State Health Commissioner Gets Flu Shot; Urges New Yorkers to Get Theirs

New Flu Season Officially Begins This Week

ALBANY, N.Y. (Oct.4, 2010) – State Health Commissioner Richard F. Daines, M.D., today received his annual seasonal flu shot and urged New Yorkers to get their annual flu vaccine, as the new flu season officially begins this week.

"This year the Centers for Disease Control and Prevention is recommending that everyone six months of age and older get vaccinated against the flu," said Commissioner Daines. "We are already seeing sporadic cases of flu in New York State, so New Yorkers should get vaccinated as soon as they can this fall. Many physicians' offices, clinics, pharmacies and county health departments have supplies of vaccine."

Dr. Daines received his flu shot at Family Medical Group of Northeast Health in Rensselaer.

While flu is unpredictable, experts expect that last season's H1N1 virus as well as two regular seasonal viruses to cause illness this flu season. The new 2010-2011 flu vaccine will protect against three different flu viruses: an H3N2 virus, an influenza B virus, and the H1N1 virus that caused so much illness last season.

During the month of September, clinical laboratories in New York State reported 49 cases of influenza to the New York State Department of Health (DOH). Forty-four of the cases were influenza A, and five cases were influenza B. Most commercial lab tests for influenza A do not distinguish between the H1 or H3 subtypes. Four of the positive flu A specimens were sent to DOH's Wadsworth Center laboratory for sub-typing, which identified three of the cases as H3N2 and one case as H1N1.

Most people who get the flu will have mild to moderate symptoms, will not need medical care or antiviral drugs, and will recover at home in less than two weeks. Some people, however, are more likely to get serious illness and develop flu complications that result in being hospitalized and occasionally result in death. While all New Yorkers six months of age and older are recommended to receive the flu vaccine, certain groups are at especially high-risk for experiencing serious illness and complications from the flu.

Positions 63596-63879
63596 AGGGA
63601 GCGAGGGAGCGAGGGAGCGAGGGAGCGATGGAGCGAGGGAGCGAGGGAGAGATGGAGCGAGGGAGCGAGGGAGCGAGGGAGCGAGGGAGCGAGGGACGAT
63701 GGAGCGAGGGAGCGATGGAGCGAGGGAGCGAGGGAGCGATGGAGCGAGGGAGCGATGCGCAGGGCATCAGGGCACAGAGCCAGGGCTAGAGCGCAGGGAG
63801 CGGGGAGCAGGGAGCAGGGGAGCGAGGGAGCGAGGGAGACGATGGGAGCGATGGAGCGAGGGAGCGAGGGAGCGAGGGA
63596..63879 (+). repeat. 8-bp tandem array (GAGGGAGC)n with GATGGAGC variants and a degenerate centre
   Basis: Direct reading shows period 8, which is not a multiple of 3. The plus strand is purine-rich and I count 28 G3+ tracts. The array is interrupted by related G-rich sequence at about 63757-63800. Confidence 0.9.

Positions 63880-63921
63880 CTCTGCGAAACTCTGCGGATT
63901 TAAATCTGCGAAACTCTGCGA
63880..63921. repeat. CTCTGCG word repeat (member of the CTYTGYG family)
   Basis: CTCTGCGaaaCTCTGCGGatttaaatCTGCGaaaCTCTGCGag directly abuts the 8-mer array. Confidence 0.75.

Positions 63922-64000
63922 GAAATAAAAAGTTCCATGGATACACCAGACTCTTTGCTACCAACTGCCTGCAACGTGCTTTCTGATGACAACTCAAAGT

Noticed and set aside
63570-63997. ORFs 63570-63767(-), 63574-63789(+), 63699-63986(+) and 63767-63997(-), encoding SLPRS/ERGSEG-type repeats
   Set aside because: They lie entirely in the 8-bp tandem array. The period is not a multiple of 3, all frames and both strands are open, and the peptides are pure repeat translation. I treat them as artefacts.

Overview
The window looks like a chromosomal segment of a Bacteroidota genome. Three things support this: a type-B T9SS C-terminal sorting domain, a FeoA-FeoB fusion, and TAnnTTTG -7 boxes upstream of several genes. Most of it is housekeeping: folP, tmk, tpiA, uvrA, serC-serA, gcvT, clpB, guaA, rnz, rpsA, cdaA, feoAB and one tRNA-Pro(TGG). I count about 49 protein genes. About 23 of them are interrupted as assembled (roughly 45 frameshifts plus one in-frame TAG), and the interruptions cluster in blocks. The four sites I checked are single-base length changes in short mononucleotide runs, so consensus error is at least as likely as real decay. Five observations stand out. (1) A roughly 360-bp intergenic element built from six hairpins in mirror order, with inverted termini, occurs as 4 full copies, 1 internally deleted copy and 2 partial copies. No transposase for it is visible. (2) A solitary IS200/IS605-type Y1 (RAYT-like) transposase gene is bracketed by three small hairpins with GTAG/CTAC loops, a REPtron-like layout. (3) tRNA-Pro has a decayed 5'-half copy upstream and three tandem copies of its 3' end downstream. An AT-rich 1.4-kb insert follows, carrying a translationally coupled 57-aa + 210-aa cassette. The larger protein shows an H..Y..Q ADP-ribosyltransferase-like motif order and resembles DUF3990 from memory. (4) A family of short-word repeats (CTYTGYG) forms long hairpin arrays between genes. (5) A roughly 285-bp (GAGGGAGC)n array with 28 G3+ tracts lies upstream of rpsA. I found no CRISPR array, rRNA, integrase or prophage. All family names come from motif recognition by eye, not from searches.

People at high risk for developing flu-related complications are:

  • Children younger than 5, but especially children younger than 2 years old;
  • Adults 50 years of age and older; and adults living in nursing homes and other long-term care facilities;
  • Pregnant women; and,
  • American Indians and Alaskan Natives (based on the experience with H1N1 flu).

People of any age who have certain chronic medical conditions are also more likely to experience serious illness and flu-related complications if they get sick from influenza, including those with asthma, chronic lung disease, heart disease, blood disorders, diabetes and other endocrine disorders, kidney disorders, neurological conditions, those with weakened immune systems due to medication or disease, people younger than 19 years of age who are receiving long-term aspirin therapy, and people who are obese.

Additionally, it's important that all health care workers get vaccinated in order to protect themselves, their families and their patients from influenza.

Most commercial health insurance plans cover flu vaccines. Individuals who lack health insurance or otherwise don't have access to the vaccine can get vaccinated at public clinics held by county health departments. Contact local county health departments for information on scheduled clinics.